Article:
If you’re having a hard time cutting the habit of cursing, you’re not alone.
Millions of people around the world curse daily in every language imaginable. Some use cuss words like punctuation. They’ve most likely been conditioned to do so by parents who couldn’t hold their tongue or temper.
Others react to circumstances such as accidentally hitting a finger with a hammer.
Still others trash talk to fit in, proving they’re one of the guys or gals.
Taking Out the Trash
It’s time to take out the trash talk with these tips.
Identify the triggers that set you off. Many times, it’s a manifestation of anger. And in turn, anger is a manifestation of core issues. Do a personal inventory of any grudges, unforgiveness, frustration, or past negative memories you may be harboring.
If you’re prone to curse when in a group of co-conspirators who “curse like a sailor,” let that ship sail without you. Find a way to encourage them to tone down the cursing, or find a different group of people with which to hang out
I’ve heard it said that having a curse cup or jar helps. The idea is each time you swear, you deposit money in the container. Positive reinforcement also works. Why not have two containers, one for the curse and one for the cure? See which becomes the best investment.
Create some kind of reminder. Tie a rubber band around your wrist, wear a certain ring, or carry a “Cut the Cursing” card in your pocket. When you feel the onset of anger and cursing, refer to your reminder. The very act of doing this will redirect your thoughts.
Recognize frequent cursing as a habit, and habits are hard to break. Studies suggest it takes at least 21 days to break a habit. Be willing to work on it. You’ll be tempted to give up, especially when you curse without thinking in response to a situation.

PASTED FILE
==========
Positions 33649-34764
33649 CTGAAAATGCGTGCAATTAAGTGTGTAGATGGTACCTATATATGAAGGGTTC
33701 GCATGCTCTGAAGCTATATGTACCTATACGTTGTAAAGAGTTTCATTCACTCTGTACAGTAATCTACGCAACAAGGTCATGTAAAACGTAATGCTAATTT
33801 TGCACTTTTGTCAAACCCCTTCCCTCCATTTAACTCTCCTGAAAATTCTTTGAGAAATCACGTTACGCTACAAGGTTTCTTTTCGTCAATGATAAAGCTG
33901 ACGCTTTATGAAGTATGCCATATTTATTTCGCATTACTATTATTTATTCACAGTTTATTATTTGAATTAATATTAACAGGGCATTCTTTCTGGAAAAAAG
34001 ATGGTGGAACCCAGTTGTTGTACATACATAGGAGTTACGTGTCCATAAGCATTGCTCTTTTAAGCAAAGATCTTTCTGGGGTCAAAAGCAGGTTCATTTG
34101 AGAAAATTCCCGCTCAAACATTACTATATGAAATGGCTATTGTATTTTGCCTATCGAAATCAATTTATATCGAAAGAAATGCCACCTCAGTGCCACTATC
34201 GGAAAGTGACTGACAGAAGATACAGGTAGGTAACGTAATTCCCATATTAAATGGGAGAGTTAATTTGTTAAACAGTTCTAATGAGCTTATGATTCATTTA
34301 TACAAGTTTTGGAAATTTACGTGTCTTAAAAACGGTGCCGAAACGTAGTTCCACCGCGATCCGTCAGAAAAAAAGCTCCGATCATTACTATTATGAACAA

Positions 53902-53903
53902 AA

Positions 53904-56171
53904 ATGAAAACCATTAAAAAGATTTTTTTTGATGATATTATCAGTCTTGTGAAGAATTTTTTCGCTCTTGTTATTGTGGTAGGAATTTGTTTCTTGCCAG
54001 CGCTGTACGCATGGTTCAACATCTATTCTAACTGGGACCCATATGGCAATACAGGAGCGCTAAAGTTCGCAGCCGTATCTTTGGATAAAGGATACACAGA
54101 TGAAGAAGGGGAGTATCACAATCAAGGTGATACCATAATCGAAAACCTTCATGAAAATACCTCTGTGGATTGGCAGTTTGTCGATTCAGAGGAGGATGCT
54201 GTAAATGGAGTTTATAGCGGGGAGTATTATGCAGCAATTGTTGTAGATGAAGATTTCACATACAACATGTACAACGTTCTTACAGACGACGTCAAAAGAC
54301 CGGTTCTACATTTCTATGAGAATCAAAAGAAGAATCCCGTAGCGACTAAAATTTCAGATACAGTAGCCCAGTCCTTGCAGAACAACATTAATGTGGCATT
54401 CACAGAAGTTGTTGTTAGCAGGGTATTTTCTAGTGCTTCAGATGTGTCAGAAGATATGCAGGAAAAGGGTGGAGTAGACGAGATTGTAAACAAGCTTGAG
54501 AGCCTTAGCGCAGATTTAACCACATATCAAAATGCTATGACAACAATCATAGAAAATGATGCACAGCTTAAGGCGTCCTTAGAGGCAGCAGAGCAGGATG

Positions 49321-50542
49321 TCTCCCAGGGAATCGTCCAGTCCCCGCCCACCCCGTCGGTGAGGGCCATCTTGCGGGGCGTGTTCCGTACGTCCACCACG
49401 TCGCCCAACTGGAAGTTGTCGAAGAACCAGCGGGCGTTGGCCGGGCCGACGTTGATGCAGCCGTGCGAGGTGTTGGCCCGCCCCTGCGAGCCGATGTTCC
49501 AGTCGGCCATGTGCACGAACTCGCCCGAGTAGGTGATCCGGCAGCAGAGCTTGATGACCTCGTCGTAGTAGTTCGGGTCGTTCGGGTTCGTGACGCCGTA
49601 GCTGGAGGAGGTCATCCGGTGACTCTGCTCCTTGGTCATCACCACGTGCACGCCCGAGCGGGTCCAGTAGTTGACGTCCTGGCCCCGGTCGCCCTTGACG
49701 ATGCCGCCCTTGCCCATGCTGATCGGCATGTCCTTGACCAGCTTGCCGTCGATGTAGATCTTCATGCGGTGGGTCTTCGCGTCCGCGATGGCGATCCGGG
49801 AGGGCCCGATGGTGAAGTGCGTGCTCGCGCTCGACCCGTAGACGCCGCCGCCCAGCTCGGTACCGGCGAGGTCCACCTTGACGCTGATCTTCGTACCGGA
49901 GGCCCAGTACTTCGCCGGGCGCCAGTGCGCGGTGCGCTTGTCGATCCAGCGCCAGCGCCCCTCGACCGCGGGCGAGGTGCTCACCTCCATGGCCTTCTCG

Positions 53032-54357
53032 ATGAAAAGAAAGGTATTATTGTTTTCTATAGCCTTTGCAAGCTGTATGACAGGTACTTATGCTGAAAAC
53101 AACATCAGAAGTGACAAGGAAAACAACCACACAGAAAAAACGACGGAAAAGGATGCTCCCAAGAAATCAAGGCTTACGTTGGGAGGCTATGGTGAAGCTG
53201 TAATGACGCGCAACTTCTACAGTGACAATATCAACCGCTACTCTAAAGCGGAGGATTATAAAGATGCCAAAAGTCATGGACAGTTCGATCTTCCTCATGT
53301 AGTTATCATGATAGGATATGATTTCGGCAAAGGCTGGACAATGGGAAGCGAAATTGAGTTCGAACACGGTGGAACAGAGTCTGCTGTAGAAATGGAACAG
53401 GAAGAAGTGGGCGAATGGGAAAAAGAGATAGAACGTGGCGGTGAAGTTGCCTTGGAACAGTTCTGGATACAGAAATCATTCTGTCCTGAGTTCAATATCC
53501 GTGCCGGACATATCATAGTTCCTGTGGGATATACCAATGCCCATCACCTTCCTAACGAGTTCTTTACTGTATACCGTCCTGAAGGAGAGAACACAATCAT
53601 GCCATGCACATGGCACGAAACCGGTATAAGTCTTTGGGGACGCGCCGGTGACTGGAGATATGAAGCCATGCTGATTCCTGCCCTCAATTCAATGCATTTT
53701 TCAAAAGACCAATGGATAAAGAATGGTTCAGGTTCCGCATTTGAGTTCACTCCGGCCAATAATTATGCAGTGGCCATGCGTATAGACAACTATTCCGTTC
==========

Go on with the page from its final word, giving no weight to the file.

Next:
Select a substitute word. Select one with a sound similar to curse words you frequently use. This will make it easier for you to adapt and kick the habit. Practice saying that word so it becomes second nature. For example, instead of saying s---, say shoot.
Recognize what the habit of cursing may be doing to your reputation, your family, and even your career. Use that realization to motivate and encourage you to stop the cursing
Chill out! Frequent cursing could mean you're uptight. Find ways to remind yourself you can only change those things over which you have control. You can control your habit of cursing. Take care of yourself, physically, and emotionally.
Find someone who you can trust to listen to you and hold you accountable when you fall off the "cursing wagon." Commit to honestly informing them about your progress or lack of progress.
Get God involved. Prayerfully approach each day with the expectation and affirmation that the Lord will help you not only refrain from cursing, but also speak positively and patiently no matter what happens. Stay in God's Word.
Unfortunately, breaking a habit is not as easy as following the numbers, especially with cursing, when words can explode out of your mouth unexpectedly. It will happen. When you do curse, repent, and move on, recommitted to staying the course---cutting the cursing.
Listen to God's Words
And he called the people to him and said to them, “Hear and understand: it is not what goes into the mouth that defiles a person, but what comes out of the mouth; this defiles a person." (Matthew 15:10-11)
But now you must put them all away: anger, wrath, malice, slander, and obscene talk from your mouth. (Colossians 3:8)
Let there be no filthiness nor foolish talk nor crude joking, which are out of place, but instead let there be thanksgiving. (Ephesians 5:4)
Also read: Psalm 37:8, Ephesians 4:29, James 3:6-8,
In the Words of Others
"The foolish and wicked practice of profane cursing and swearing is a vice so mean and low that every person of sense and character detests and despises it." George Washington
"There ought to be a room in every house to swear in. It's dangerous to have to repress an emotion like that." Mark Twain
"Writers used to make such wonderful pictures without all that swearing, all that cursing. And now it seems that you can't say three words without cursing. And I don't think that's right." Ernest Borgnine
Think About It
Have you been around people who seem to use curse words instead of punctuation? What do you think that tells you about them?
When a curse word or phrase unexpectedly comes out of your mouth, what is your first reaction? Recall when this happened. What were the circumstances? What was the reaction of those around you?
If you think you curse too much, have you tried any of the above suggestions? If yes, which worked and which didn't? If no, review the above tips and chose two or three to try. Be patient with yourself.
Have you been around people who used the Lord's name in vain? What was your reaction? If you did not express displeasure with their words, consider how you could have approached the subject.